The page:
18 January 2002

Rising risk of sulphur deficiency

ANY grower who still believes the need for sulphur on modern crops is being over-hyped should think again, according to two leading researchers.

Sulphur deficiency came to the fore in Scotland in the early 1980s when trials correcting deficiencies gave some dramatic results, says the SACs Kerr Walker. "On oilseed rape, a crop noted for its heavy sulphur demand, we sometimes saw a trebling of yield in response to added sulphur."

Since then, atmospheric S deposits have fallen so low that some areas receive less than 5kg S/ha/year. "Thats next to nothing, and it usually comes at the wrong time," says Dr Walker.

As a result, sulphur recommendations based on risk are commonplace north of the border. "On high risk sites 30kg S/ha is recommended for oilseed rape or grass with 20kg/ha for cereals. On second-cut silage the results can be as dramatic as applying nitrogen."

On moderate risk sites the advice is for 20 and 10kg/ha respectively, says Dr Walker.

England and Wales are about 10 years behind Scotland in terms of the development of sulphur deficiency, according to Steve McGrath of IACR-Rothamsted. "But sulphur deficiency has increased rapidly in the past 10 years and is now widespread, particularly in oilseed rape but also more recently in cereals."

Since 1995, the IACR model predicts that the area at high risk of S-deficiency has risen from 33% to 50% for oilseed rape and from 11% to 23% for wheat, he says.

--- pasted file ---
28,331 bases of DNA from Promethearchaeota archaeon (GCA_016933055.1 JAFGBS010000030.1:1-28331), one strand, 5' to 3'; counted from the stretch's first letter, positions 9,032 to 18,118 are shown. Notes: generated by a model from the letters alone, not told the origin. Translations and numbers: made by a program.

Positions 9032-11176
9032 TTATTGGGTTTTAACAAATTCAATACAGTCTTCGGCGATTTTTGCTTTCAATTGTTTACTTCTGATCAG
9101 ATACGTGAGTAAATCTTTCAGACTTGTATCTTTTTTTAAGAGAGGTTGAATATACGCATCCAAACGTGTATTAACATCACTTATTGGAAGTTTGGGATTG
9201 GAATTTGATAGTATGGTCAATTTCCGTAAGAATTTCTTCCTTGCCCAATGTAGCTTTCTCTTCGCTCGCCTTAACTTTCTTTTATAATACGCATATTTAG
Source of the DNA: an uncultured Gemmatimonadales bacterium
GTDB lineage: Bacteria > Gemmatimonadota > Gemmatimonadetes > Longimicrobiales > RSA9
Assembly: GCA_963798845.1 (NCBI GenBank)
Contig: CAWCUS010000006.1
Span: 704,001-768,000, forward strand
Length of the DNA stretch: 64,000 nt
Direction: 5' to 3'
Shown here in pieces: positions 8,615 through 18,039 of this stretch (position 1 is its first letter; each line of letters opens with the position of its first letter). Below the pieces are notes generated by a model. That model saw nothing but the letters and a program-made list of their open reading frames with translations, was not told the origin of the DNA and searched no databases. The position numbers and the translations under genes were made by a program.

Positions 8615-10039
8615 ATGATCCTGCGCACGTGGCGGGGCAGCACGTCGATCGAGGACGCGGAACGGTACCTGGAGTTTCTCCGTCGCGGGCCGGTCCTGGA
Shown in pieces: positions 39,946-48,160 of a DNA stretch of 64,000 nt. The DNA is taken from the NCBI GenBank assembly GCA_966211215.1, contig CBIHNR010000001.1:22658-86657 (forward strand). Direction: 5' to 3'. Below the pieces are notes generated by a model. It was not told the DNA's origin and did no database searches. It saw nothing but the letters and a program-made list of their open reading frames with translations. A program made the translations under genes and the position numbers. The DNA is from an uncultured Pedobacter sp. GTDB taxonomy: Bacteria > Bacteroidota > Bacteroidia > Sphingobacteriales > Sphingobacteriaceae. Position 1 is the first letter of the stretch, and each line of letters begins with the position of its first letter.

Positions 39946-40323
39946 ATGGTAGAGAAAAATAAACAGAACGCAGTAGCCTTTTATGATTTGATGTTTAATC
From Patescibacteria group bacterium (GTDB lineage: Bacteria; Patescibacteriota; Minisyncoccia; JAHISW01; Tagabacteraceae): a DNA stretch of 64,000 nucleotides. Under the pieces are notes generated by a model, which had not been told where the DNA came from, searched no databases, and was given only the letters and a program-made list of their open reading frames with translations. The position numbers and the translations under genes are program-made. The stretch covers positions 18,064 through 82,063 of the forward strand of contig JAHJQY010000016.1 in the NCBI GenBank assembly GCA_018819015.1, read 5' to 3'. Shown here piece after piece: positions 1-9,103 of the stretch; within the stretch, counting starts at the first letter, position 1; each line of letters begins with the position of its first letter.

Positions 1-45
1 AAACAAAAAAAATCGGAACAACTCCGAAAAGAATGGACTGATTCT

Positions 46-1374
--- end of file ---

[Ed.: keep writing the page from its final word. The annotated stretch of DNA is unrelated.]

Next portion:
"These high risk areas are mostly the light textured soils. However responses are now being detected on medium, and in the case of oilseed rape even on heavy textured soils.

"It is now probably necessary to add to this the area of medium risk for both crops. This means that 70% of rape and up to half the wheat would probably benefit from sulphur."

It is not just yield that can be jeopardised, he notes. Low sulphur in wheat can lead to poor bread-making quality. "We have seen quality very much improved by sulphur fertiliser."

However, the British Survey of Fertiliser Practice suggests that farmers are lagging behind both in terms of the percentage using sulphur and the amount applied, says Prof McGrath.

&#8226 The US-based Sulphur Institute estimates that in oilseed rape the return from spending £1 on sulphur can be as high as £15. Even in wheat the value/cost ratio can be 6:1. &#42

&#8226 Long-term problem in Scotland.

&#8226 England and Wales catching up.

&#8226 70% OSR & 50% wheat may need S.

&#8226 Favourable cost benefit ratio.